Picking up where we left off on the assembly of a ProCub Rear Fuselage….
In similar manner, we will glue on each of the remaining rear fuselage bulkheads. Remember, the placement distances are measured along the centerline, not along the slant edge.
After all of the five bulkheads are glued in place, it will look like this.
Now it is time to make the hardpoints for the attachment of the rear fuselage. They are constructed from baltic birch plywood. The size of each hardpoint is 2″ x 18″ x 12mm; use two pieces of 6mm thick baltic birch plywood for each hardpoint and glue them together using a superior grade of wood glue.
Now it is time to glue on the side plank of the rear fuselage. You will want to test fit it first (using helpers and / or clamps) and ensure that the fit is flush. You may need to slightly trim the bulkheads for a perfect fit using sandpaper and a foam rasp. After the test fit is perfect, it is time to glue the side plank as shown below:
In an identical manner, glue on the other side plank. (Not shown.)
It is time to glue in place the left and right side jigsaw extensions, which were CNC milled from 1″ foam. At the very rear of the fuselage, where they mate together, you must make a bevel which allows them to symmetrically join together.
The rudder front square post is glued to the most rearward bulkhead, on the most rearward side. It is a 36″ length piece of 1″ square aluminum thinwall tubing, and it protrudes 2″ above the bulkhead, as shown in the following photo. This ensures that it will be merely flush when the remaining bottom plank is glued in place. Also, you’ll need to cut a hole in the existing plank, so that it can poke through as the assembly overhangs the table.
A 1″ hole must be bored in the foam at the location shown in the photo below. This is done on one side of the rear fuselage only; it is the exit hole for the elevator pushrod.
It is now time to bore out a series of holes which will provide for the elevator push-pull torque tube passage. It is our plan to eventually include the placement of these holes in the bulkheads, so that you don’t have to do it. But as of this writing (January 2015) we have not yet programmed the CAD and routing to do that on the bulkheads. So it has to be done manually by the builder.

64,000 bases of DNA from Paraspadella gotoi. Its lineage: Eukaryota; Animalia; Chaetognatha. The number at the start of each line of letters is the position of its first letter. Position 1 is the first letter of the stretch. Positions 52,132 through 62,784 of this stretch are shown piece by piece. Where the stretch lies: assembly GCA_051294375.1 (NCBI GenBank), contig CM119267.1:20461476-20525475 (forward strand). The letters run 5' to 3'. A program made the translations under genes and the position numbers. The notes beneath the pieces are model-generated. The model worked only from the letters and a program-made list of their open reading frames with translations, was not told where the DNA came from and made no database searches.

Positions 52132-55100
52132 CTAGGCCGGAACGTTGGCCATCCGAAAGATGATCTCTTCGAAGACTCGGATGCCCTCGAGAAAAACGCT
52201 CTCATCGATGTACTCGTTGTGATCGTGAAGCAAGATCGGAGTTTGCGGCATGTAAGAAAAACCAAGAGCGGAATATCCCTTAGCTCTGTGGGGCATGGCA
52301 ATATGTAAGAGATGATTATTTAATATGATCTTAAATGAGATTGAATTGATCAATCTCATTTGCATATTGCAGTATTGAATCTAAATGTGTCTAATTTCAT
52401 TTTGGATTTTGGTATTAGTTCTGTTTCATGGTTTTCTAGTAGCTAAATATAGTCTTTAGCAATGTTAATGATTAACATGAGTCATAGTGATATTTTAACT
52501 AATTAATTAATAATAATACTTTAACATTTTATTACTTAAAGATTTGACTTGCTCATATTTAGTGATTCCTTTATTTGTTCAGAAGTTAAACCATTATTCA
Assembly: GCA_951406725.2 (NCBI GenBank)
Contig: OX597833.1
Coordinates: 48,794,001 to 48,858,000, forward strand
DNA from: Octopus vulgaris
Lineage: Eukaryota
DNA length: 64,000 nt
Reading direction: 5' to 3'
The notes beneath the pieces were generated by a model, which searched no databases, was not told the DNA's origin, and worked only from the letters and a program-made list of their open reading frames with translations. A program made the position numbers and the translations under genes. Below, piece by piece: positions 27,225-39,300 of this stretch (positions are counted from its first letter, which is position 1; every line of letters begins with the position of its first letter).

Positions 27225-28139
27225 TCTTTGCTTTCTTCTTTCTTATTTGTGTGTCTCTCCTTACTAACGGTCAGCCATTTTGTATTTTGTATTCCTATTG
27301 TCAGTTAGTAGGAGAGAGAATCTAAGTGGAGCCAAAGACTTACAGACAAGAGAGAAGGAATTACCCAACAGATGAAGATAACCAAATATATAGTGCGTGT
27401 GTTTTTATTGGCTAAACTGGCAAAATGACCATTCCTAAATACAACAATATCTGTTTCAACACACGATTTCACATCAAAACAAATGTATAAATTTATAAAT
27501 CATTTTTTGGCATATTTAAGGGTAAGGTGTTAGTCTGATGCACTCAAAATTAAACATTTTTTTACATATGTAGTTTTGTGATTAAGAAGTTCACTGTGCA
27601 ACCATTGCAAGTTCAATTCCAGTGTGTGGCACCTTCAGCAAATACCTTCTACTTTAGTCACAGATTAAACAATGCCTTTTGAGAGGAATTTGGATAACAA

Please remember that you are building this rear fuselage assembly upside down, and the objective is to provide a ‘straight shot’ bore hole from the elevator reverser bellcrank to the elevator. The elevator push-pull tube will pass through this series of holes.
Following are the hole locations which must be drilled into each bulkhead.
The other bulkheads are drilled as follows:
After each hole is made, the lineup of holes will look like the following photo. (Ignore the gorilla glue!)
Now it is time to glue on the remaining bottom rear fuselage plank. Start by making a hole for the 2″ proud front rudder post.
Don’t forget surface preparation: sanding, test fitting. There’s a lot of Gorilla glue to apply, so a helper may be useful.
After the glue sets, remove the weights, pins, clamps from the assembly and turn the assembly over. It is time to attach the rear rudder post, which is also 36″ long.
In order to do that, the foam must be trimmed. We’ll mark the trim location by borrowing the partially assembled horizontal stabilizer, setting it in position, and noting the trim spot.
After noting the trim location, we start making a cut using an Exacto saw.
After some sanding, it is time to glue the rear rudder post in place. This is done with Gorilla glue, a helper, and lots of masking tape. Ensure that the post is perfectly flush and square, or your rudder will crooked!!
To be continued…